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Acne Takes A Toll On Women's Mental Health, Quality Of Life

Discussion in 'Dermatology' started by Mahmoud Abudeif, Jul 29, 2021.

  1. Mahmoud Abudeif

    Mahmoud Abudeif Golden Member

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    Almost half of women with moderate or severe acne had appearance-related concerns that affected their social, professional, and personal lives, including behavior-altering effects, a small survey showed.

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    The results showed that 24 of 50 women expressed concern about their appearance -- acne made them self-conscious, and many reported intrusive thoughts about their appearance and how much attention other people exhibited toward the women's acne.

    Many patients also expressed frustration with clinical management, including finding a dermatologist who made them feel comfortable and with identifying effective treatment, reported John S. Barbieri, MD, of the University of Pennsylvania in Philadelphia, and colleagues, in JAMA Dermatology.

    "The results of this qualitative study highlight that acne has multifaceted quality-of-life consequences in women," the authors stated. "Although acne is often viewed as a disease of adolescence, more than 50% of women experience acne in their 20s and more than 35% in their 30s."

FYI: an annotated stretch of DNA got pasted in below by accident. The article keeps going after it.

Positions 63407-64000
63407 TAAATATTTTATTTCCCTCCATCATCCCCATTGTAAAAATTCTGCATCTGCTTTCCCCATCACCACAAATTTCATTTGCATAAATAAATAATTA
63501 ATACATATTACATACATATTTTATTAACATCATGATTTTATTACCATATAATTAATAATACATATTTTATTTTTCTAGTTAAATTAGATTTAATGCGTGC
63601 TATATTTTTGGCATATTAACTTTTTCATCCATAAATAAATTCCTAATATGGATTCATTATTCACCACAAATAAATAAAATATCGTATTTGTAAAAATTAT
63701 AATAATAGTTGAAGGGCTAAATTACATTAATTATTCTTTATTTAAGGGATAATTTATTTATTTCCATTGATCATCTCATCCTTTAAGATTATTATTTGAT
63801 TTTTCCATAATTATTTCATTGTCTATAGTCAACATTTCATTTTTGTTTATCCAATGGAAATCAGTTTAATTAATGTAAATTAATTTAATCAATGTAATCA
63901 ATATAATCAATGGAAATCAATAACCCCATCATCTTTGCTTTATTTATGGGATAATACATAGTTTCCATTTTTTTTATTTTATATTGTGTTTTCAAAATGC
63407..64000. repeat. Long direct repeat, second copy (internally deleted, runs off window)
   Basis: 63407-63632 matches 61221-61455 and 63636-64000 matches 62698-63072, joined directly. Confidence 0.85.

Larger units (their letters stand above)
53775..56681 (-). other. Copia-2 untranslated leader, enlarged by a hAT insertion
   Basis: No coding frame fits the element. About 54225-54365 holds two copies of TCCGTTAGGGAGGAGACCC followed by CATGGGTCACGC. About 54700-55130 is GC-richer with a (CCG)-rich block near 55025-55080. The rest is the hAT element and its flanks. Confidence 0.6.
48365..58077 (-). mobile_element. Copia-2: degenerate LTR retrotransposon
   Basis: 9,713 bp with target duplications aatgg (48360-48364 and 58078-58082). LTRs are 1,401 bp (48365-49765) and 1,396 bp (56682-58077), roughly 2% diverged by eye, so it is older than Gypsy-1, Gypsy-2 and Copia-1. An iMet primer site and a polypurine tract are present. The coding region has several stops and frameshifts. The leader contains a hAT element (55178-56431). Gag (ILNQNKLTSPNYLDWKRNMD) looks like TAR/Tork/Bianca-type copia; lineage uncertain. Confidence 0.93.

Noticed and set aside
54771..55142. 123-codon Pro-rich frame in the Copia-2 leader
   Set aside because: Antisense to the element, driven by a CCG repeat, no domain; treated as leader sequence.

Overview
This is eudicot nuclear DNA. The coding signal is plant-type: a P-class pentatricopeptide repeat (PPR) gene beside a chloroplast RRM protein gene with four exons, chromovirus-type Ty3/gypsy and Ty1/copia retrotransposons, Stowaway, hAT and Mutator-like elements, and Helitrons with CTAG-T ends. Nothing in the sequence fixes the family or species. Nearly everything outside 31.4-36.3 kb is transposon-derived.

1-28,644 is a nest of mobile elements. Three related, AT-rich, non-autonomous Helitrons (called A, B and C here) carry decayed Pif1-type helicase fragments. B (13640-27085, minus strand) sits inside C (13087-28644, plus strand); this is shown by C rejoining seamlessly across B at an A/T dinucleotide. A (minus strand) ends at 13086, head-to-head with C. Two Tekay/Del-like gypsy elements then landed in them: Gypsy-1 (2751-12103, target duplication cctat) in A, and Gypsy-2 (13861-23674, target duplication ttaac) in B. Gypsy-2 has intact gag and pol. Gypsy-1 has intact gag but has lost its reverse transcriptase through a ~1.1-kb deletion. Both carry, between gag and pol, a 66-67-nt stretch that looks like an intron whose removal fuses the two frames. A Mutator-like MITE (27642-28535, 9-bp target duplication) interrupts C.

"Many patients described frustration with finding a dermatologist with whom they were comfortable and with identifying effective treatments for their acne," the authors added. "In contrast, those who thought their dermatologist listened to their concerns and individualized their treatment plan reported higher levels of satisfaction."

    The study added to the evidence that acne has negative health-related quality-of-life consequences in patients of all ages, according to the authors of an accompanying editorial.

    "The similarity of the findings of Barbieri et al to larger international studies supports a consistent theme among patients with acne," wrote Diane Thiboutot, MD, of Pennsylvania State University College of Medicine in Hershey, and colleagues. "They were a representative reflection of what women with acne experience regarding acne-related appearance concerns, judging the effectiveness of treatment, and determining what is important to measure in a clinical trial setting."

    Patient preferences often are not considered in the development of acne treatment plans, Thiboutot and colleagues said. However, efforts are underway to adopt more patient-centered approaches to assessing treatment efficacy in clinical trials of acne and other skin diseases.

    "Ensuring access to care and identifying optimal treatment approaches for women with acne are needed to reduce the burden and improve outcomes in this population," they added. "This rigorously conducted qualitative study of women's perspective in their lived experience with acne represents an important contribution to the field of designing patient-reported outcome measures that reflect what is important to patients."

    Multiple studies have documented the adverse quality-of-life effects of acne among adolescents, but few studies have explored the lived experience of acne in adults, Barbieri and colleagues noted. Because acne often persists into adulthood, understanding adult women's perspectives on acne and its treatment can help guide clinical management.